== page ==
Sunday, June 23, 2013

World War Z (2013)

So I took advantage of an opportunity to go out and see the big new zombie movie that's out in theaters. After what I read about it, I was partly expecting it to be a jumbled, disjointed mess. As it was, it turned out to actually be a really good, coherent story. I'm not about to rate it the best zombie movie ever, but it's not the worst, either, and if you get a chance to see it, I recommend it.

One thing World War Z does is take a slightly different approach to the zombie apocalypse. In the beginning, it builds up a really convincing panic state as the shit hits the fan, and for a while, it feels just as much like one of those blockbuster disaster movies (like 2012 or The Day After Tomorrow or what have you). But, the disaster is zombies.

The narrative takes a very smooth and interesting path starting from one family's experience of the apocalypse. The father, Gerry (played by Brad Pitt), is an ex-UN agent, so he's at an advantage when it comes to having friends in high places who want to keep him alive. He and his family make it safely to a ship out in the ocean, but he's soon split up with them as he's put to work trying to fight this zombie outbreak.

The story then goes to various places as Gerry accompanies a brilliant young doctor to investigate an alleged patient zero, and try to figure out if the zombie 'disease' has a weakness. We also get to visit Jerusalem which, remarkably, has built a wall to keep out the zombies, and may well be the last human city to resist the outbreak.

From there, things get a little more personal, involving a plane ride, and a WHO (World Health Organization) facility, as Gerry desperately racks his brain to devise a way for humanity to fight back against the zombies. The solution he comes up with is actually pretty clever, even though it seems to highlight some of the premise's flaws.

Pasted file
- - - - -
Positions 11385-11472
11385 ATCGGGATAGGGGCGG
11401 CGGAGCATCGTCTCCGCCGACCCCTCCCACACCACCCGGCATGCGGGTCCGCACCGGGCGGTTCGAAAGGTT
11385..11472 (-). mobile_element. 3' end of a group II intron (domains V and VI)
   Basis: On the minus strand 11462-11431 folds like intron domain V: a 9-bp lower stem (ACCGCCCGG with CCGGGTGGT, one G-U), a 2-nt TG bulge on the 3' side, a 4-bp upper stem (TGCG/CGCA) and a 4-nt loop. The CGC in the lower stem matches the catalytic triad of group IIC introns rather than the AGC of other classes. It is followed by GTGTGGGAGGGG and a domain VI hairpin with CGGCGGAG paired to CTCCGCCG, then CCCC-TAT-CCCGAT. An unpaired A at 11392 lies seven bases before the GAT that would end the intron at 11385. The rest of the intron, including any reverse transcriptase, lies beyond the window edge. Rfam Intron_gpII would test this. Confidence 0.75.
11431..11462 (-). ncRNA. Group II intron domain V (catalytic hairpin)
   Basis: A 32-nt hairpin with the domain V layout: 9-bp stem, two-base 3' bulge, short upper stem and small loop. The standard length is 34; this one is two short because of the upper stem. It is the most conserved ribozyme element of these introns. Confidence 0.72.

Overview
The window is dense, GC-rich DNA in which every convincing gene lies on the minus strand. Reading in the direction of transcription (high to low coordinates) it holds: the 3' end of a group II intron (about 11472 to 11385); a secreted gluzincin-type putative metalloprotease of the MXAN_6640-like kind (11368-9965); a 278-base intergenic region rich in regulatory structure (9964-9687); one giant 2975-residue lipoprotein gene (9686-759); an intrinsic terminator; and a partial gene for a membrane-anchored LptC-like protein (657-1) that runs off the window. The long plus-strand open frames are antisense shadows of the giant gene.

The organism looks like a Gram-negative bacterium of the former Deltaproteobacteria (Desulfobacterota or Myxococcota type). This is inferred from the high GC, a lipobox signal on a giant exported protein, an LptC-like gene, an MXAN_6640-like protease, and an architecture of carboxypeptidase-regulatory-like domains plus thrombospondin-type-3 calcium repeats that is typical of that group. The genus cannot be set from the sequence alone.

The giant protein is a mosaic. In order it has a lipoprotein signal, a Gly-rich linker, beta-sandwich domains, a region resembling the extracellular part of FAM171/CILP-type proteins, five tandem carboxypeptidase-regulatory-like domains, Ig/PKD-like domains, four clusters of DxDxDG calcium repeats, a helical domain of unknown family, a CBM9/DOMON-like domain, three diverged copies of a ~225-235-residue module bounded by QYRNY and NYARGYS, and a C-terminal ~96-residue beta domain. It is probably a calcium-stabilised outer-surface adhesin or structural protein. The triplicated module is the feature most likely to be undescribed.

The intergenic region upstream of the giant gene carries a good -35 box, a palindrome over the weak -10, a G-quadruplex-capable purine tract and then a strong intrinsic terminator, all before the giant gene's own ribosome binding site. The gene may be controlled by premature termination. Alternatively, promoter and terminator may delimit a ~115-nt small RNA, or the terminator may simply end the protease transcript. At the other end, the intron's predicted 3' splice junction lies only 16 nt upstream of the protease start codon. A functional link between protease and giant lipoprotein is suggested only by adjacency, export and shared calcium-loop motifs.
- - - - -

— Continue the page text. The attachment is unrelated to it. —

Like, the part where the one doctor says they already tried to infect the zombies with known lethal diseases - but that it's impossible to get a dead person sick (because the disease agent needs a living host). But that, of course, leaves the question of what's causing them to reanimate. If it's a virus like everyone's saying, then how does it live in a dead host? They never get around to answering the question of what's causing the zombism, but unlike other films, this one is very scientific and down to earth which would seem to preclude a supernatural explanation.

Then we come to the solution itself, which I said was very ingenious. But the part where the zombies are somehow able to smell whether a person is infected with a terminal disease kind of stretches my suspension of disbelief. Still, the idea of using it as 'camouflage' is very clever and not one I think I've seen used in quite that way before.

End Spoilers!

Which brings us to the zombies themselves. As this movie is sort of a cross between a zombie movie and a pandemic movie, the zombies are not your typical shambling fare. They are fast and angry, like the zombies in 28 Days Later, but they move in what I couldn't help but consider unnatural ways. This is allegedly one of the movie's strengths - as it presents a new kind of zombie we've never seen before, one that swarms like insects - but frankly, I found it to be largely unappealing. As I said, it didn't seem natural, the way these creatures threw themselves around, they were more like indestructible supermen than reanimated corpses.

But, the rest of the movie has enough going for it that it doesn't totally spoil the experience. And as I said, it's interesting to see zombies that are different than the ones you've seen so many times before. I enjoyed the movie quite a bit; it has its share of tension and fear, and a good deal of intelligence, too. In fact, I feel inclined to read the book it was based on now, and feel kind of guilty for not having already read it several years ago when my friend tried to push it on me. Then again, if I had read the book first, I might not have been able to enjoy the movie adaptation as much (which is kind of what happened with The Hunger Games).


  1. Thanks for the review, I was wondering whether or not to see this. One thing I do like about this is that it seems to cover the actual zombie apocalypse. A lot of the best zombie stories seem to focus on the aftermath (Walking Dead, 28 Days), whereas for me the most interesting part is that initial outbreak and the fall of society.

    The zombies you describe remind me of the absolutely terrible zombies from The Devil's Playground, where they were like acrobat/gladiators who would jump around doing ridiculously unnecessary sports moves while they chased people. All it made me think of was Spaceballs, "Too bad this isn't the wide world of sports!"

    I'll probably end up watching this in the Fall sometime. I know you don't like comedies but I heard Warm Bodies was really good too.

  2. Well I gave Shaun of the Dead a chance, so I'll probably watch Warm Bodies sometime.